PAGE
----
In May 2019, Pamela Linton, M.Ed. and C.B.S.P. (Certified Business Solutions Professional) was selected by Crain’s Business Detroit for its list of Notable Women in STEM (science, technology, engineering and mathematics). Linton was selected by a team of Crain’s Detroit Business editors based on her career accomplishments, track record of success in the field, contributions to the community and mentorship of others. Linton has been the Apprenticeship Coordinator for Occupational Programs at Schoolcraft College since 2016. Her responsibilities include promoting the apprenticeships available at Schoolcraft, partnering with area employers to help them become apprenticeship sponsors, and assisting them in getting their apprentices established in school.
“I love what I do,” said Linton. “Industry today is not what our parents and grandparents knew. Today, the facilities are attractive, clean, well-lit and have state-of-the-art technology including robotics. The businesses I work with offer careers not just jobs.”
The apprenticeship program at Schoolcraft College educates and trains individuals in professional trades such as CNC (computer numerical control) machining, electronics, welding, mechatronics/multi-skilled technology, robotics, and metallurgy/materials science by providing a clear pathway to meaningful employment with chances to move up in the industry. Many students earn $50,000 to $60,000 a year to start, receive benefits and most employers reimburse or pay tuition for apprentices leaving students with little to no student loan debt at the conclusion of the apprenticeship.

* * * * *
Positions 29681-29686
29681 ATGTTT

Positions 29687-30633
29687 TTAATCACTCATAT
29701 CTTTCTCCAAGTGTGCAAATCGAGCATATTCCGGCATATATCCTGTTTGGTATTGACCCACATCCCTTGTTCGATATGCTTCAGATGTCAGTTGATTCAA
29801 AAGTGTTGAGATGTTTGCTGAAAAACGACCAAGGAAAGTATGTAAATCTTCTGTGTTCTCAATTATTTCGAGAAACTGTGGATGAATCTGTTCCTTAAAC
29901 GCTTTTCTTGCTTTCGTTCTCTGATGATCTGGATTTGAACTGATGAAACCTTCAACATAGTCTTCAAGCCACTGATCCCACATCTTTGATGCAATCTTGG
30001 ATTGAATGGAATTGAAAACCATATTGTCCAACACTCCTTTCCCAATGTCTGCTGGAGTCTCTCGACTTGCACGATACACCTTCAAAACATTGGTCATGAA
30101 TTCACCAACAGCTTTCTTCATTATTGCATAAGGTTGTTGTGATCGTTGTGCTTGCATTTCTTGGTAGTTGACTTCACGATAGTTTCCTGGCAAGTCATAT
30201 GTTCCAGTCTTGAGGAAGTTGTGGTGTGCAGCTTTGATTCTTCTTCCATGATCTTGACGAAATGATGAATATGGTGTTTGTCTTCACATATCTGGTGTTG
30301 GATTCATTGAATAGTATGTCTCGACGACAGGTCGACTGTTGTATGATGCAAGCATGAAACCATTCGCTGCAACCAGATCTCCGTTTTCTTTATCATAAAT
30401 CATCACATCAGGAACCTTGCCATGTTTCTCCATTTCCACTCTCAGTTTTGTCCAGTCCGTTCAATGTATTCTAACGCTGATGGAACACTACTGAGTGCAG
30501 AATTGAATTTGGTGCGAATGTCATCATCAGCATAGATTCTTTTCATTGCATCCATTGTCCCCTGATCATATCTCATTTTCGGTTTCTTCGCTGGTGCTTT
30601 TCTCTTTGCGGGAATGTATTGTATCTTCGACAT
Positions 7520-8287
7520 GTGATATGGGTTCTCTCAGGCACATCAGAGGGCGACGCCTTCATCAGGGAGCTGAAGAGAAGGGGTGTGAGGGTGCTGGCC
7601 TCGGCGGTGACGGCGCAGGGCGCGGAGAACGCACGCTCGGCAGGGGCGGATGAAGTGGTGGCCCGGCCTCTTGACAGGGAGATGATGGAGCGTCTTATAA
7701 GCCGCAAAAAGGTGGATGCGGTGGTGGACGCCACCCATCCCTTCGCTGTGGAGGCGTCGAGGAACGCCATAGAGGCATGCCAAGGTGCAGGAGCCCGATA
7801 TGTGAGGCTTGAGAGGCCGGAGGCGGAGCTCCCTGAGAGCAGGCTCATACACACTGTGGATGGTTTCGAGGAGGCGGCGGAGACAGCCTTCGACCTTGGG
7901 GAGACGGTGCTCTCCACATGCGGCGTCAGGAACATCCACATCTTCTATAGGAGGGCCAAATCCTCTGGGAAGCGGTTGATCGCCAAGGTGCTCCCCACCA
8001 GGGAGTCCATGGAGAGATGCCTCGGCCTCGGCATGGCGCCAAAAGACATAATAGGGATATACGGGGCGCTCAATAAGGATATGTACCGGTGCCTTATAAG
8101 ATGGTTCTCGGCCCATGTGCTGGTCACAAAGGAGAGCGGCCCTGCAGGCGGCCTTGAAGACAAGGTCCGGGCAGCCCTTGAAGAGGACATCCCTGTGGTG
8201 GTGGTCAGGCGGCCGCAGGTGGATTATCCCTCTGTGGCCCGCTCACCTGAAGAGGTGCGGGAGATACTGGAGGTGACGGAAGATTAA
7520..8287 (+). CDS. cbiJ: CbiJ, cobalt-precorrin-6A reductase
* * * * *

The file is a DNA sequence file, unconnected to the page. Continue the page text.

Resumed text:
According to Linton, most public schools dropped vocational training decades ago and the focus went away from manufacturing into other fields and four-year college degrees. During the Obama Administration, the Department of Labor recognized the problem and impact and funding for training began. At the onset of the Trump Administration, another $200 million was added to increase education in the professional trades across the country. The result is that secondary schools are starting to bring back programs and students are learning that there are far more career options available to them.
Schoolcraft College had 16 employer sponsors last year alone, 30 registered apprenticeships, and 21 pre-apprenticeships. The numbers keep climbing. There is no limit on the admissions that can be accepted for the program prerequisites. With the Department of Labor oversight, more employers and student connections are made which result in more filled positions in the work force. The programs have flexible calendars and generally take four years to complete; all while working and earning a full-time income with the sponsoring employer. At this time, there are more than 540,000 openings in Michigan for skilled trade workers.